Michael Nielsen has written a thoughtful essay over on his blog asking why scientists have been so slow to pick up on new web 2.0 technologies (found via Bora’s blog). It’s good to see that many of his conclusions echo my own (here too), that the big problems are a lack of time and incentive. He offers some potential solutions, and reasons why people should be using these new tools. A few responses, as always attempting to cut through the evangelism, cross-posted over in his comments thread:
I love it when David has a lot of links and comments. Always a great conversation.
On Wikipedia–Neilsen comments that the reason more scientists aren’t writing Wikipedia articles is, “that contributing to Wikipedia isn’t really science.” In some ways he’s right–being part of an anonymously authored group-posting isn’t something you’re likely to get career credit for. But there are other reasons as well, as anyone who has tried to contribute to Wikipedia can tell you, number one being the near impenetrable web of rules surrounding participation, and the overly zealous guardians of those rules. From my own experience, when trying to add a few facts or correct a few errors in a Wiki entry, every single attempt I made was immediately deleted, citing some obscure and inscrutable rule. Rather than try to challenge the gatekeepers, I simply gave up on trying to help out. As pointed out elsewhere, experts are not welcome on Wikipedia (noted here too), and scientists are likely to be experts in the field in which they’re writing. So, not only is there no incentive, they’re also likely to run into hostile opposition to their participation.
So, how does anyone on Wikipedia know you are an expert? I mean, everyone can edit, so, how do the Wikipedia police know I am an expert so they can be anti-me? In my experience, it is because someone says “I’m an expert. I’m right.” It usually devolves down to this. It is an appeal to authority and is a logical fallacy. WRITING that you are an expert has no validity on Wikipedia. Why even bring it up?
More and more, entries on wikipedia only have real standing if they link to facts at other sites. Simply stating a fact without outside documentation will not usually fly. This actually plays towards the expert because they can find these facts faster to bolster their argument.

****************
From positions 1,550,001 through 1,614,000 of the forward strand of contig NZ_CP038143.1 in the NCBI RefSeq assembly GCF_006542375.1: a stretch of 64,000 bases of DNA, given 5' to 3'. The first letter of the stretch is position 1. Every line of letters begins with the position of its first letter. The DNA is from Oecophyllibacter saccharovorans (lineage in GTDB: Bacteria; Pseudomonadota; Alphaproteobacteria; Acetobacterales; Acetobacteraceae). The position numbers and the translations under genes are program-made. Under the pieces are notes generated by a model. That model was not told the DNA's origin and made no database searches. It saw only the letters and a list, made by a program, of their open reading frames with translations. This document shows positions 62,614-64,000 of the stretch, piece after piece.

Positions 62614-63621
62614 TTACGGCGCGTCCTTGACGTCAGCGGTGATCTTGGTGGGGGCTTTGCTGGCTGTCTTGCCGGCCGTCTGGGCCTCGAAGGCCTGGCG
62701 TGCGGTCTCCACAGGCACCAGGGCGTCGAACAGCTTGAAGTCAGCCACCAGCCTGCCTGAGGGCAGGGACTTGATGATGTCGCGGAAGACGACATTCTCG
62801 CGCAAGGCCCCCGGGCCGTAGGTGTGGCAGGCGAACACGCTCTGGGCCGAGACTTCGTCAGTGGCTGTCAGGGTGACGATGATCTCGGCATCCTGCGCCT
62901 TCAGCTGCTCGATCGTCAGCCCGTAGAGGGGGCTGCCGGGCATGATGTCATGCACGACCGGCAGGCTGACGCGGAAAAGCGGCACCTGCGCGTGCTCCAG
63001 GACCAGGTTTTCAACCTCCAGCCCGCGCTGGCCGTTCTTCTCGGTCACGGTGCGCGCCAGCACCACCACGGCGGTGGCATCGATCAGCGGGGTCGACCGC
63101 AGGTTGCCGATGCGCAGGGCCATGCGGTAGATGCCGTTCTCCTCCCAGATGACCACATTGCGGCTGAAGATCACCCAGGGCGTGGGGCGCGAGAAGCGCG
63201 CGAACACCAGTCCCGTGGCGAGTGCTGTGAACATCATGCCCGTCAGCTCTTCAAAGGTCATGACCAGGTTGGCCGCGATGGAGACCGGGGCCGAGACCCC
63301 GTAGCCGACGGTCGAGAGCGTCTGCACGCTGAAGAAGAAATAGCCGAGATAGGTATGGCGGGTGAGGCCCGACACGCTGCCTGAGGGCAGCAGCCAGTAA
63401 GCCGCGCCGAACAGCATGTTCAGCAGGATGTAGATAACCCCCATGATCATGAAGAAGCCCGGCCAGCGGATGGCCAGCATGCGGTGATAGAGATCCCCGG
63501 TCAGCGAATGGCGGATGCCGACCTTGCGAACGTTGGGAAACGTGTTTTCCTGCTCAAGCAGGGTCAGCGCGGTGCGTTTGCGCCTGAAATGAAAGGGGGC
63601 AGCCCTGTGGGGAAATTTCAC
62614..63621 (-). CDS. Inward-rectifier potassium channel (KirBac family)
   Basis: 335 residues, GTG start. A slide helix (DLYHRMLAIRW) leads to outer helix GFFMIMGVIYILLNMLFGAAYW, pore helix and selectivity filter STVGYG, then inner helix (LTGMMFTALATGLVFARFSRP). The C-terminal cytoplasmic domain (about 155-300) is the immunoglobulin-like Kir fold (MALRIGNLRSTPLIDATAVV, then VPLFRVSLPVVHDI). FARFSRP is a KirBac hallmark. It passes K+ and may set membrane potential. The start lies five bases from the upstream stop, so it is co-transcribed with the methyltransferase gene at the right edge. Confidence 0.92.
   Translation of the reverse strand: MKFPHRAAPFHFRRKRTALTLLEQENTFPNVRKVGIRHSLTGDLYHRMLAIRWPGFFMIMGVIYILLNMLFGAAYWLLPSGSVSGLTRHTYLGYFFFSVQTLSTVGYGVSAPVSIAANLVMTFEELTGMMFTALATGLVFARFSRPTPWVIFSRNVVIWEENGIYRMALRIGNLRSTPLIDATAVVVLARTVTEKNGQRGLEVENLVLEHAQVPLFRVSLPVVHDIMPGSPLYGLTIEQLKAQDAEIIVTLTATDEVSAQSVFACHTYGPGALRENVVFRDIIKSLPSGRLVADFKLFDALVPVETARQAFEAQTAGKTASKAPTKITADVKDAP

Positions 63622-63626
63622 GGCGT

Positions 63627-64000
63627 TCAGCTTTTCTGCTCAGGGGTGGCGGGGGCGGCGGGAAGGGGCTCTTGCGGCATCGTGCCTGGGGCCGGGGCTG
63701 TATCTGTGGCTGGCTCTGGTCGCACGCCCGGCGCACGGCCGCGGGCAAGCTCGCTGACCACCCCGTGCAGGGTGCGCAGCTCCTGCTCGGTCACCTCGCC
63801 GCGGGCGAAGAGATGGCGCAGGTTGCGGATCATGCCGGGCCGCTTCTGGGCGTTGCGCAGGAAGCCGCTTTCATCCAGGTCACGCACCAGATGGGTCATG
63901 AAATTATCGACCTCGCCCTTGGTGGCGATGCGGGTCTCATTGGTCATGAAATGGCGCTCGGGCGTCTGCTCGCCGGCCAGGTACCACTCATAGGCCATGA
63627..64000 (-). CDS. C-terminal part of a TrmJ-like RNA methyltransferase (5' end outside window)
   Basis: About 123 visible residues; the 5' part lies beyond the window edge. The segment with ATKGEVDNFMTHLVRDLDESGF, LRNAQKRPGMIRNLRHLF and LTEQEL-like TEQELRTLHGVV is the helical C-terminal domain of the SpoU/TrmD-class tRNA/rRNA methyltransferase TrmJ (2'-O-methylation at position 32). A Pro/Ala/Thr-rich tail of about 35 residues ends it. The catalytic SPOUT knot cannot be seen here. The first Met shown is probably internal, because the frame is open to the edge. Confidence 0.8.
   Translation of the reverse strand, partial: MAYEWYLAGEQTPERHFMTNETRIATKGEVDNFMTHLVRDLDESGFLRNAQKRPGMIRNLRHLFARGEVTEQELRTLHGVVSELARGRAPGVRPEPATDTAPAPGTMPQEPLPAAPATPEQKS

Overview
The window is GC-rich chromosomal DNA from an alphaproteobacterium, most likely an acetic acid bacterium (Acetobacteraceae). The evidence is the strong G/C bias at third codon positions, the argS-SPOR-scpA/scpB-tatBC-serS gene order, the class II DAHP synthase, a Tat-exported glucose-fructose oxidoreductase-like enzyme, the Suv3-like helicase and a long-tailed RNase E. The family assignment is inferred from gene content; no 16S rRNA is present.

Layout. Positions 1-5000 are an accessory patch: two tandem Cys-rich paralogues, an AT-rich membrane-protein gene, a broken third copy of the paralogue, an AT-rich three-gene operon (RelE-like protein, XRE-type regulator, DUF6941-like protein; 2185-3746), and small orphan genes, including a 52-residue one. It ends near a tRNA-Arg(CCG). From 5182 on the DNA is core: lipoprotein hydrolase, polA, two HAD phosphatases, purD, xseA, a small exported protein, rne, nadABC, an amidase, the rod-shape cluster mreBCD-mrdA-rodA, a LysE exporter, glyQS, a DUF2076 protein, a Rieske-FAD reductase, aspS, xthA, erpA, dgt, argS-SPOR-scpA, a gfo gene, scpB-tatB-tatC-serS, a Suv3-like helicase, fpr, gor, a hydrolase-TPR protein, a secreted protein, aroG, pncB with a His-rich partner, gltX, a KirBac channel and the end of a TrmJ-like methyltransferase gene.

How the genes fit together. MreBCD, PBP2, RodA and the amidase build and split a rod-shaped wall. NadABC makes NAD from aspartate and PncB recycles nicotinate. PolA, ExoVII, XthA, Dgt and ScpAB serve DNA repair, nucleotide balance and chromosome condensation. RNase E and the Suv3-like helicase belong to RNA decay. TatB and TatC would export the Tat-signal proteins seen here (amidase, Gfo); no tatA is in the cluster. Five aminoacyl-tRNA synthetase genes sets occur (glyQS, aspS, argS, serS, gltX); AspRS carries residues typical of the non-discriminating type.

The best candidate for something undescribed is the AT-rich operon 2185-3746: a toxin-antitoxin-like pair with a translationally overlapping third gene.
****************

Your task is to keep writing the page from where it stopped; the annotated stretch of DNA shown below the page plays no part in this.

As an aside, I wanted to mention the irony of the links David uses. Now, if we are discussing Wikipedia errors and believing material found on the Web, then why should we simply believe what these articles say? It turns out that some of the facts given, particularly in the second link, may not be correct. How did I find out? I went to the Wikipedia article it mentions and read the discussion.
It actually brings up the questions about the obituary that Jason scott raised. Several people then investigate this and find the original link that was used in the original article. They note that there was a transcription error but also note that the age of death is actually correct.
So, errors infiltrate any encyclopedia. But Wikipedia is able to have open discussion and to use outside facts to correct them.
But the original point is still true. no scientists is going to write a Wikipedia article to enhance their reputation. It is not the purpose of the site. But, if I was doing some really important, high power research, I might want to make sure the Wikipedia article on my subject existed and that ant facts it contained were bolstered with real links to the relevant facts.
Because you can bet anyone who wants to check me out and my field of study will also check that article.
On the OA movement–yes, they’ve certainly made great strides and are having a strong influence on the culture of science. That said, as recent reports point out, the economics of the OA movement have so far failed to show that they can be sustainable across a wide variety of publications. We may just be in early times of a long term movement, but I’d be hesitant to throw out the system we currently have for an unproven one.
It took 30-40 years before scientific publishing as we know it to develop a strong enough business model to be profitable. I expect OA will take some time also. Also, I do not think it is an either-or sort of thing. There will always be a need for heavily vetted, highly impactful general sorts of journals, like Science or Nature. But their business model relies on a mixture of ads and subscriptions that few other journals can match.
Other models will work also but there are a huge number of scientific journals that simply serve as places for researchers to publish. There is a reason they do not have the impact of other journals. I expect that these will be very susceptible to OA. Frankly, OS has shaken up a mostly moribund industry in very positive ways. It has resulted in Nature Publishing and others to really examine novel routes to disseminate their publications. Even Elsevier is having to adapt.
So much more from David. I’ll get to them later.